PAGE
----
The first black woman to win an Academy Award was from Kansas. Hattie McDaniel won the award for her role in "Gone with the Wind." 

What about Kansas laws?

At one time it was against the law to serve ice cream on cherry pie in Kansas. 

Pedestrians crossing the highways at night must wear tail lights.

No one may catch fish with his/her bare hands.

The state game rule prohibits the use of mules to hunt ducks.

Hitting a vending machine that stole your money is against the law in Derby Kansas.

It is against the law to spit on any Dodge City sidewalk.

No one can wear a bee in their hat in Lawrence Kansas.

It is against the law to picket a funeral in Overland Park Kansas.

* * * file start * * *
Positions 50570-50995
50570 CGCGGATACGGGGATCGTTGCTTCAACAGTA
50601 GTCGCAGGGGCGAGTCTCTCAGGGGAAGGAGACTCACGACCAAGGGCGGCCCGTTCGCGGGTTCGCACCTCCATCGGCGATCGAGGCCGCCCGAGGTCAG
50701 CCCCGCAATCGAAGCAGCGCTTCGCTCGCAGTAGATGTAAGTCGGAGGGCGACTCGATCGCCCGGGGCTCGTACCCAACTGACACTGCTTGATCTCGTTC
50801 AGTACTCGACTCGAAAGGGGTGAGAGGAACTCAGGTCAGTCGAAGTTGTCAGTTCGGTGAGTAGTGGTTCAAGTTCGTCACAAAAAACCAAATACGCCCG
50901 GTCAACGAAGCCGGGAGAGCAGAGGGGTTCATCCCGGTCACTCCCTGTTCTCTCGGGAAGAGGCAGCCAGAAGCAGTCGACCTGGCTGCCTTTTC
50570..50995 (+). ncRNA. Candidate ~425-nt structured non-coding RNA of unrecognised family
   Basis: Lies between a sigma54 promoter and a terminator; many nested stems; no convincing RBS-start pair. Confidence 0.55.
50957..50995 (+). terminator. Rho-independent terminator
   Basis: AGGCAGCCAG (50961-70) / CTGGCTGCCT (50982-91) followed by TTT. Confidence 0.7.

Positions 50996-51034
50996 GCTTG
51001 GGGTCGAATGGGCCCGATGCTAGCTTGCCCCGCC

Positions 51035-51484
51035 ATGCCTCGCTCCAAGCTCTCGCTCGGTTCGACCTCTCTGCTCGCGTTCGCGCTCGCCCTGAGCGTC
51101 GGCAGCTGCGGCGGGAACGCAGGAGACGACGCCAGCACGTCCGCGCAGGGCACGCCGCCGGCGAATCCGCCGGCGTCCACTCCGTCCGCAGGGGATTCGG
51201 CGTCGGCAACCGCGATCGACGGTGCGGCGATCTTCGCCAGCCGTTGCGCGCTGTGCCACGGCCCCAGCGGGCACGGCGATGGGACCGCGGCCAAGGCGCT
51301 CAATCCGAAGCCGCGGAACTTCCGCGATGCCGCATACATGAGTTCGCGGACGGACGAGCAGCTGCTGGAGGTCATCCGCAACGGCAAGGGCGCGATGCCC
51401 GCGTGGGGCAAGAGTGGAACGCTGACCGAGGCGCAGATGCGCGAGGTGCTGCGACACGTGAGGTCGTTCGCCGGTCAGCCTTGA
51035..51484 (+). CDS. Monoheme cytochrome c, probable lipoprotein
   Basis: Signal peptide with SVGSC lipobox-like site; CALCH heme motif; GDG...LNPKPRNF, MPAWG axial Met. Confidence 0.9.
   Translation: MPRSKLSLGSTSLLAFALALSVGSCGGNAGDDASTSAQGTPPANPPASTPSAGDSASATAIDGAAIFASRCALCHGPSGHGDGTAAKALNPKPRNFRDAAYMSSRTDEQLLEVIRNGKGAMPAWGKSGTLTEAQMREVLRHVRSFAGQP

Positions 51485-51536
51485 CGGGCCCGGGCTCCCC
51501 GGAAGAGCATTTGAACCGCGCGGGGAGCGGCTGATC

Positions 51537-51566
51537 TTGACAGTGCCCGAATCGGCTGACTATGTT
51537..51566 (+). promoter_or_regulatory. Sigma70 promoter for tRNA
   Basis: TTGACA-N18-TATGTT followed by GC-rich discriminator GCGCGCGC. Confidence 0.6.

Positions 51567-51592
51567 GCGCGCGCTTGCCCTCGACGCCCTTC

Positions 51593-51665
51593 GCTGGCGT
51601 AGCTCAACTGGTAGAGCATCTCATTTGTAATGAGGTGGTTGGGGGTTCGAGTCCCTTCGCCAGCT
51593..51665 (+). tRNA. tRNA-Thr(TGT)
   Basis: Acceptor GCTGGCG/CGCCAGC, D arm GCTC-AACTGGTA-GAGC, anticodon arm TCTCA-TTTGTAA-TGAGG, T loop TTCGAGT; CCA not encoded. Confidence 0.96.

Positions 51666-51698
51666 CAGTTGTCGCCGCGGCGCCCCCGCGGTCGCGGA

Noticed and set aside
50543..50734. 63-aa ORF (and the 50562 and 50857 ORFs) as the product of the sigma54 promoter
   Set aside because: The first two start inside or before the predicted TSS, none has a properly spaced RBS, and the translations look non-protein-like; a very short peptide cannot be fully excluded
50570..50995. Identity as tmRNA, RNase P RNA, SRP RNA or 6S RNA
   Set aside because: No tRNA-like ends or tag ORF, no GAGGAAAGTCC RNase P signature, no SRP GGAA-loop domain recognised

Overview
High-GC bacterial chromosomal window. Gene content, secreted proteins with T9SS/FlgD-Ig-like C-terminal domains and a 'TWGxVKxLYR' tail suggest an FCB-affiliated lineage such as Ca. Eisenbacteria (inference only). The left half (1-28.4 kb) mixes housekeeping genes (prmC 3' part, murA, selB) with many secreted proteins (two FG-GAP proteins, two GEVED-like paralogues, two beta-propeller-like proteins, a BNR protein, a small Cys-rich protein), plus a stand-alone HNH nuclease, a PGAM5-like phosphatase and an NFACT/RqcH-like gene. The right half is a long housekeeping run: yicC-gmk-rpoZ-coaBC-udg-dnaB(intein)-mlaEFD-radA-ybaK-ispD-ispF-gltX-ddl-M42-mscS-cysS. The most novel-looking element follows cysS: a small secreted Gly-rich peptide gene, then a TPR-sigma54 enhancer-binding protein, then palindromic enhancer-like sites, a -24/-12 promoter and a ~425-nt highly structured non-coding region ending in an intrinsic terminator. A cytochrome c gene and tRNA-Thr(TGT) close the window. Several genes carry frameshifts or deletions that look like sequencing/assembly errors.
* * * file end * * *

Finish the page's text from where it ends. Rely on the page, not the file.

Musical car horns are banned in Russell Kansas.

I decided to go with this bit of Kansas information for my card's inspiration... Kansas ranks fourth in the nation for producing sunflowers, harvesting more than 135,000 acres. For the past 40 years, Ted and Kris Grinter near Lawrence have grown about 40 acres of sunflowers for birdseed. Thousands of visitors come to see the fields of yellow during peak season. The Grinters say: “We do allow people to cut sunflowers if they wish. We have ‘donation’ boxes at the field and a general rule of thumb is a dollar a flower, but honestly, they do NOT make great cut flowers but it’s really okay if you just have to have one. Just know that they will probably wilt and die before you get home, and they make a mess from the pollen. Also, if you have a kid that just really wants one, be prepared for that same kid to scream when they realize there is a bug on it. This generally happens when you’re in the car … driving … (You’ve been warned!)”





Read more here: https://www.kansascity.com/entertainment/article170172727.html#storylink=cpy